One specific variety of Chinato is Barolo, which is made using only the red DOCG (Denominazione di Origine Controllata e Garantita) grape. Since this grape is native to Italy’s northern Piedmont region, it’s no surprise that local vermouth producers also use it for their blends.
What Is The Difference Between White & Red Lillet?
As we highlighted above several times, quinquina can be made with red, white, or even rosé wine. In most cases, quinquina will be produced from a blend of grapes of the same colour.
To better understand the differences of flavour between rouge and blanc quinquina, we’ll take a closer look at the three varieties of Lillet.
Firstly, Lillet blanc is made solely with sauternes, a prized grape known for producing sweet, syrup dessert wines. The result is a citrus honey nose with an oily mouthfeel.
Although Lillet rosé is a little rarer, it is one of Lillet’s best sellers. Produced from Merlot, Cabernet Sauvignon and Semillion grapes, it offers a red fruit nose with hints of orange blossom and grapefruit. On the palate, it’s refreshing, lively and fruity with a harmonious albeit tart flavour.
Meanwhile, Lillet rouge is produced using Cabernet Sauvignon and Merlot grapes. It has a ripe forest fruit nose, which follows on the palate alongside vanilla, spices, and candied oranges.
Wine enthusiasts may notice that all of the grape varieties used by Lillet are local to the Bordeaux region, which is another added benefit of their strategic location.
How To Serve & Drink Dubonnet & Lillet
Purists would argue that there are technically two ways of drinking quinquina: the American way and the French way.
Firstly, the French will often enjoy quinquina as an apéritif before a meal. This consists of serving the quinquina chilled to just over 6°C (43°F) and then serving it on ice with a slice of citrus peel.
Meanwhile, there is also a popular method in Germany, which is a long drink consisting of a blanc quinquina topped up with tonic water. Cucumber, strawberry, and mint leaves are then used as a garnish.
Finally, the American way is essentially enjoying quinquina such as Lillet or Dubonnet as part of a cocktail. Indeed, it’s a celebrated taste modifier that requires just a small amount to provide additional flavour to a concoction.
Popular Quinquina Cocktail Recipes
As mentioned above, quinquina is a vital cocktail ingredient that’s often enjoyed in small quantities as a taste modifier. As we’ll later explain, quinquina can commonly be used as an exciting alternative to vermouth.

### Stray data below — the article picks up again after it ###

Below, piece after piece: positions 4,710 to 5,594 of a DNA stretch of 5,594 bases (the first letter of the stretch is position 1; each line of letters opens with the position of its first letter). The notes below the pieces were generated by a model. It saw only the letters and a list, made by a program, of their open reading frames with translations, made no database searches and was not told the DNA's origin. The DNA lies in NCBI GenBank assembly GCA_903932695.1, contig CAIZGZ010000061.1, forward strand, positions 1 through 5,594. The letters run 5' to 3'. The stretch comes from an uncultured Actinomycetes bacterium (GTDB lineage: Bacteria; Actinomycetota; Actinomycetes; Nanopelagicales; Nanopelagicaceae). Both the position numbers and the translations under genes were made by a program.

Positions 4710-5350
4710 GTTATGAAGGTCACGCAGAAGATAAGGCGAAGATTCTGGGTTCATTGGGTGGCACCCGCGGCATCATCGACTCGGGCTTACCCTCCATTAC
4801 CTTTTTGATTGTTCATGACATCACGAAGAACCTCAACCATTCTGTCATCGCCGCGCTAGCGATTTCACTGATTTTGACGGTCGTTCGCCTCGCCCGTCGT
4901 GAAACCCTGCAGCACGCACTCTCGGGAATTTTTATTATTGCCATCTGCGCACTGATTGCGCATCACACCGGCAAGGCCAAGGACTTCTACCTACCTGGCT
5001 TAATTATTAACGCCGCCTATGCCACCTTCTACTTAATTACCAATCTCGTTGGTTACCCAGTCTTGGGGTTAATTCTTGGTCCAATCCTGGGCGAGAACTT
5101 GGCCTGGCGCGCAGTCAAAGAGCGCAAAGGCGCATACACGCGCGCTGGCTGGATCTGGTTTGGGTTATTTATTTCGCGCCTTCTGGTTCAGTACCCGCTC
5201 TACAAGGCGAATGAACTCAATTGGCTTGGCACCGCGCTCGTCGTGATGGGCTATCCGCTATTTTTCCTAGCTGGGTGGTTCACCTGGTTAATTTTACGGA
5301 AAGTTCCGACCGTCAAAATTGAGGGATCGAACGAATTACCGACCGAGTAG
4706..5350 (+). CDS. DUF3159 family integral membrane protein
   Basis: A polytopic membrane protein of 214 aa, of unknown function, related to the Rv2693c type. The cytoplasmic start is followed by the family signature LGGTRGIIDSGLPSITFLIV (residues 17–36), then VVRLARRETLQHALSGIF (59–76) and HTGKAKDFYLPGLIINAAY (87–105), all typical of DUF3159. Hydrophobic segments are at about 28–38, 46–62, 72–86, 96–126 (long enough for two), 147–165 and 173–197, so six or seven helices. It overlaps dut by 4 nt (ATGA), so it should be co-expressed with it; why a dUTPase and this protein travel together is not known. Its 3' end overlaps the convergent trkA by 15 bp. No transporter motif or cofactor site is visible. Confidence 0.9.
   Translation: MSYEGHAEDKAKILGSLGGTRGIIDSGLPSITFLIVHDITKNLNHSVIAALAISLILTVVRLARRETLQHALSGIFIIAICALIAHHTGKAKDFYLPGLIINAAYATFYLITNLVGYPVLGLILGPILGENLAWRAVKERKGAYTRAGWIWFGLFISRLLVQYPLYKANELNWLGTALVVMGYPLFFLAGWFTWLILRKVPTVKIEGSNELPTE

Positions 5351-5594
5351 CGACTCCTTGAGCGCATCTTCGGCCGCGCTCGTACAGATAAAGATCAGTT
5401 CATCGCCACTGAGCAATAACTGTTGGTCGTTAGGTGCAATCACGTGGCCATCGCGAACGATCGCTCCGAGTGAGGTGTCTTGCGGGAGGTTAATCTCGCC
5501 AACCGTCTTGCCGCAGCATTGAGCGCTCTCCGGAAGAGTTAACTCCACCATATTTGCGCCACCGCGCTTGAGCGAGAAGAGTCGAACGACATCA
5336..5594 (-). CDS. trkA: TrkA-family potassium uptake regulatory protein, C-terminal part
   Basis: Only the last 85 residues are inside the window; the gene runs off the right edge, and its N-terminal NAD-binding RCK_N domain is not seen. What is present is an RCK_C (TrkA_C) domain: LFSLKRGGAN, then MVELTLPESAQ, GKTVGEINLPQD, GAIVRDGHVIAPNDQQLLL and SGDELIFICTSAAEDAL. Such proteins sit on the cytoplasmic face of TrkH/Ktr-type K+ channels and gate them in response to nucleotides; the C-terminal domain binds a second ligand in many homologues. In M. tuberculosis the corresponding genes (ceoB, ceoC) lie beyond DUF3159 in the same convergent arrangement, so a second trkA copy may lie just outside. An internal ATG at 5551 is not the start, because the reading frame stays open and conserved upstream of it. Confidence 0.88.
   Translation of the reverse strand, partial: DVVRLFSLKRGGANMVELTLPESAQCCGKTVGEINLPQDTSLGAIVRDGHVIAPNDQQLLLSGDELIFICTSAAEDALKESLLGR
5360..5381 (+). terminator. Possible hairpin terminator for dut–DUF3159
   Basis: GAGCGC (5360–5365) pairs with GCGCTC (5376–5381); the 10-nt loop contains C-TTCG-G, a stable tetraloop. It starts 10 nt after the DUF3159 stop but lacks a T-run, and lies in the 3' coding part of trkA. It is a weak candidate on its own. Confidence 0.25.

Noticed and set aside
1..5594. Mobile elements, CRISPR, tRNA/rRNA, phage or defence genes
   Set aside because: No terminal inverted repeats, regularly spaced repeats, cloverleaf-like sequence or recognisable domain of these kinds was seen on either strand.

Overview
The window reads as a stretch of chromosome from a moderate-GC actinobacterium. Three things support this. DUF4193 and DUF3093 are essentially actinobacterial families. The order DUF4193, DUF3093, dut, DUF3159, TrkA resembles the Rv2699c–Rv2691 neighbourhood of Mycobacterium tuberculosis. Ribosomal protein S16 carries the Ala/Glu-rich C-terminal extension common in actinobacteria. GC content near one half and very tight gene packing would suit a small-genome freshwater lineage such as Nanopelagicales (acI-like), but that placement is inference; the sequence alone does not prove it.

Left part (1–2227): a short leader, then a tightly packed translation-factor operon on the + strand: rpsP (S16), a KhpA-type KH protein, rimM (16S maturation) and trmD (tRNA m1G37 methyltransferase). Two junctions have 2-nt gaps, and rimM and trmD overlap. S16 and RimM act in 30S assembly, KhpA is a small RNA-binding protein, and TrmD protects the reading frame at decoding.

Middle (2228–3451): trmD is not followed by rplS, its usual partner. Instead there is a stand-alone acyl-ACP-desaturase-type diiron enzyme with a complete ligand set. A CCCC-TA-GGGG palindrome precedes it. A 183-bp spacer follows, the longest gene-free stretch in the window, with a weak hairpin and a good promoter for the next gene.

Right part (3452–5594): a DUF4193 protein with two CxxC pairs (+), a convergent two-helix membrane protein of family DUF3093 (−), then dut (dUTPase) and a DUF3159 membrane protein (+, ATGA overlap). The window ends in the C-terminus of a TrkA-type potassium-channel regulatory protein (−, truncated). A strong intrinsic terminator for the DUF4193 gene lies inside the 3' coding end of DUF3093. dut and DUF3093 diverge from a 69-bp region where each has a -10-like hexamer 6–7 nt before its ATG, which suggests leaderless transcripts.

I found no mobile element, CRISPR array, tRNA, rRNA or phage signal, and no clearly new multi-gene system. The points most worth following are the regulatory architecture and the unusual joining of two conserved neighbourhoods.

Nevertheless, below is a small selection of our favourite quinquina cocktail recipes.
James Bond’s Authentic Vesper Recipe
When describing James Bond’s Vesper above, we used a quote, which you can use as the basis of the recipe. However, we’ll break it down again here:
- 3 Measures Gin
- 1 Measure Vodka
- ½ Measure Blanc Quinquina
You can shake over ice until very cold, but we suggest stirring and straining over ice into a martini glass with a lemon peel for garnish.
As we mentioned above, Lillet today is not an authentic quinine. Therefore, one of the substitutes we suggest below should be used instead. In this case, we’d recommend either Cap Corse or Cocchi Americano.
Alternatively, you can still use Lillet Blanc but instead, add a portion of Angostura bitters to counteract the flavour imbalance.
Similarly, Gordon’s gin is now somewhat weaker than when the recipe was first written. Consequently, we’d suggest choosing between Citadelle and Beefeater gin.
Corpse Reviver N°2
Another victim of Lillet’s reformulation, the Corpse Reviver N°2 is a famous Savoy recipe. Again, we suggest using Cocchi Americano or Cap Corse instead of Lillet Blanc for an authentic experience.
Simply shake equal parts gin, lemon juice, curaçao such as Cointreau, blanc quinquina, and a dash of absinthe. Instead of adding the absinthe in when you shake, you can alternatively add it to the glass and swirl it until it leaves an even coating.
The Queen’s Gin & Dubonnet Recipe
Ever wanted to drink like Her Majesty Elizabeth the Second? Simply stir two parts Dubonnet rouge and one part Gordon’s gin then strain it into a glass followed by a slice of lemon and precisely two cubes of ice!
Quinquina Substitutes & Similar Drinks
As we’ve mentioned above many times, there are a lot of similarities between quinquina and vermouth. Indeed, they can occasionally be used interchangeably when making cocktails.